panel is currently reviewing such topics as MAF reengineering, ACS estimation issues, and administrative computer systems for operations management.

We are not charged specifically to recommend changes to the census design for 2010. Based on our evaluations of 2000 operations to date, we do offer two suggestions for consideration.

  • First, the Bureau’s plans for the MAF for 2010 include continuation of a LUCA-type program. Implementation of LUCA for the 2000 MAF was difficult and participation was variable. The report of the LUCA Working Group suggests that participation can perhaps be most effective when it is coordinated for localities by a state or regional agency, such as a metropolitan association of governments. We suggest that the Census Bureau review its experience with LUCA partnerships in 2000 and consult with state and local governments to determine partnership strategies for 2010 that are likely to work well for both the Bureau and its LUCA partners.

  • Second, we endorse the recommendations of two prior Committee on National Statistics panels that serious consideration should be given to moving Census Day to an earlier date than April 1, preferably to the middle of a month (National Research Council, 1994:38–40; 1999b:43–44). Changing Census Day could well improve the accuracy of enumeration of several groups of the population. These include: people moving into a new rental apartment or home, which is more likely to occur at the beginning than the middle of a month; college students, who may be less likely to be on spring break at an earlier date and less likely to have ended their spring semester when nonresponse follow-up is in progress; and snowbirds who may be less likely to be in transit at an earlier date. In addition, more time in which to evaluate the census, the A.C.E., and demographic analysis could make it possible to reach a decision about whether to adjust the census data for legislative redistricting without the uncertainties that affected the Bureau’s decision last March.15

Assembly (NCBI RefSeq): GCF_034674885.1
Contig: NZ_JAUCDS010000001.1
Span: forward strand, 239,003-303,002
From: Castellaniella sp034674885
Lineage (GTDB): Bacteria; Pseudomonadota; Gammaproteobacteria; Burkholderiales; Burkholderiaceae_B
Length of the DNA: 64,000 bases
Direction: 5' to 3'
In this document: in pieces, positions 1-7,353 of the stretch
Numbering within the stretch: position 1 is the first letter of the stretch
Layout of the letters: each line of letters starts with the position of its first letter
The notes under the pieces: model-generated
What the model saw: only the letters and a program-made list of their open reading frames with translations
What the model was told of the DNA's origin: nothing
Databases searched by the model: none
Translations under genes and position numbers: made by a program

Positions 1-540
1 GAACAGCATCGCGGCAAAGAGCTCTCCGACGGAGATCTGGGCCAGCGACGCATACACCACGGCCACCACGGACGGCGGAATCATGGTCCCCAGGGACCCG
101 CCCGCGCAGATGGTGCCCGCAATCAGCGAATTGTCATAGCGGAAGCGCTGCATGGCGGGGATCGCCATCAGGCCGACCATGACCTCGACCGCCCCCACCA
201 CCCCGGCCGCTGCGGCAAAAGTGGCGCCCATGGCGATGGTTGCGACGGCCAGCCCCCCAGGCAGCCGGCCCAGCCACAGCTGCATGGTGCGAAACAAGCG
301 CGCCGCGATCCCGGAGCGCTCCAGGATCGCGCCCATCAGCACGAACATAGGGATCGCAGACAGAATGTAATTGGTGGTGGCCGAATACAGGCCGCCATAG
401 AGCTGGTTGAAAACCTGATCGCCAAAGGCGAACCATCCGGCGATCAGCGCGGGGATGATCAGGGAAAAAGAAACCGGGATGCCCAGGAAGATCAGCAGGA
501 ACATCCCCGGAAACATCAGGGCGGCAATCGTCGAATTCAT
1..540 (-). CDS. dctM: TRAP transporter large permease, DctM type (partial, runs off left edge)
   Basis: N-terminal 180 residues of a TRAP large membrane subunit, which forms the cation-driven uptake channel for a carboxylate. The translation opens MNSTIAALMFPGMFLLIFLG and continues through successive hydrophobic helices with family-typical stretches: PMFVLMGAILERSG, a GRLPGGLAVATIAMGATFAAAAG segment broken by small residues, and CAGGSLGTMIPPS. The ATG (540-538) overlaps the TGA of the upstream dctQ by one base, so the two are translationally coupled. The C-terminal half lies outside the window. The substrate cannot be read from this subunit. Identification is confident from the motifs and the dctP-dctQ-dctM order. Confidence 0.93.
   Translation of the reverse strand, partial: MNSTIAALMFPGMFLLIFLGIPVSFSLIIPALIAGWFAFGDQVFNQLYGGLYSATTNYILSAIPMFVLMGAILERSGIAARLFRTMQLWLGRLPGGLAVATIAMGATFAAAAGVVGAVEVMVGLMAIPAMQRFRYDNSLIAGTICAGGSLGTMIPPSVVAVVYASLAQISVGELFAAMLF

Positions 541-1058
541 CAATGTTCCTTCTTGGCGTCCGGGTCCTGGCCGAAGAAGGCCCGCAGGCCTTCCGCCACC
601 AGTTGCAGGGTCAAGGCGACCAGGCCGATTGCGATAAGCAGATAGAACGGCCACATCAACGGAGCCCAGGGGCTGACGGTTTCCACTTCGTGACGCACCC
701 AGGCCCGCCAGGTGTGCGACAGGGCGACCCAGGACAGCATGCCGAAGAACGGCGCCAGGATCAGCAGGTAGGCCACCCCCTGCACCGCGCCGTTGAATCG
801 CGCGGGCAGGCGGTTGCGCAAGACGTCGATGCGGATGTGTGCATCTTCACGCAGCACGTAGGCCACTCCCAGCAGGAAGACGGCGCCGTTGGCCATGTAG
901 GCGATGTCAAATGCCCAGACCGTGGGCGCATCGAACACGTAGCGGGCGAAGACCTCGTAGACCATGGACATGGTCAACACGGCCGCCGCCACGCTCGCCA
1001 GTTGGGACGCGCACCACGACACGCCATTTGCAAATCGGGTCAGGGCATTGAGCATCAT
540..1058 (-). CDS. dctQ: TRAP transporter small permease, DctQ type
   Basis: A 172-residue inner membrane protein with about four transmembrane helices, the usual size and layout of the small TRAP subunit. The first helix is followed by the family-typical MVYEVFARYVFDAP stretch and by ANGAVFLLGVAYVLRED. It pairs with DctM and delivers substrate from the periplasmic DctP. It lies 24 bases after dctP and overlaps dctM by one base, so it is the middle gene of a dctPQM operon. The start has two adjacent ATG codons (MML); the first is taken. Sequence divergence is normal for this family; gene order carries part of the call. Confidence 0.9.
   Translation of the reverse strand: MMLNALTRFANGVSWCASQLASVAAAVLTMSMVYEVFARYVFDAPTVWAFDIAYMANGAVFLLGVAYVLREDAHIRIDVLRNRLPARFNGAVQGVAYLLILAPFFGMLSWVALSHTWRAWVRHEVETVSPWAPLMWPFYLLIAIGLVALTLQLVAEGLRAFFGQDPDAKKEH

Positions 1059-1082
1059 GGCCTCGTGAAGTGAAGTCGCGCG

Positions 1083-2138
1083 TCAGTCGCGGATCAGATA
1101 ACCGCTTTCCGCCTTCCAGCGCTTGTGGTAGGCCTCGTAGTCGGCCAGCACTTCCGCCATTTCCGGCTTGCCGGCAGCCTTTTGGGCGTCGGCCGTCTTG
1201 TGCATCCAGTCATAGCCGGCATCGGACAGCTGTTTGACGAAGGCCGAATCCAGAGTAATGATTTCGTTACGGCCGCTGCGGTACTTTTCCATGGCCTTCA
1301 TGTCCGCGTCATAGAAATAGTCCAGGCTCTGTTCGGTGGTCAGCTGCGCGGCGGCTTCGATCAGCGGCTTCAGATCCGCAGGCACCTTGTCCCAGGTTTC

Moving Census Day would require changing Title 13 of the U.S. Code, which specifies key delivery dates in terms of months after Census Day rather than a specific day (e.g., 12 months after Census Day for delivery of redistricting data). A possibility is to change Title 13 to specify the current delivery dates of December 31 of the census year for reapportionment counts and April 1 of the following year for redistricting counts, while giving the Census Bureau the authority to change Census Day should the Bureau conclude that such a change would facilitate the enumeration. Work to change Title 13 should begin soon if the Bureau is to have the option of moving Census Day in 2010.


Changing Census Day could have some effect on the time series of estimates from the census, depending on how the new and old dates relate to seasonal patterns of residence.

The National Academies of Sciences, Engineering, and Medicine
500 Fifth St. N.W. | Washington, D.C. 20001

Copyright © National Academy of Sciences. All rights reserved.
Terms of Use and Privacy Statement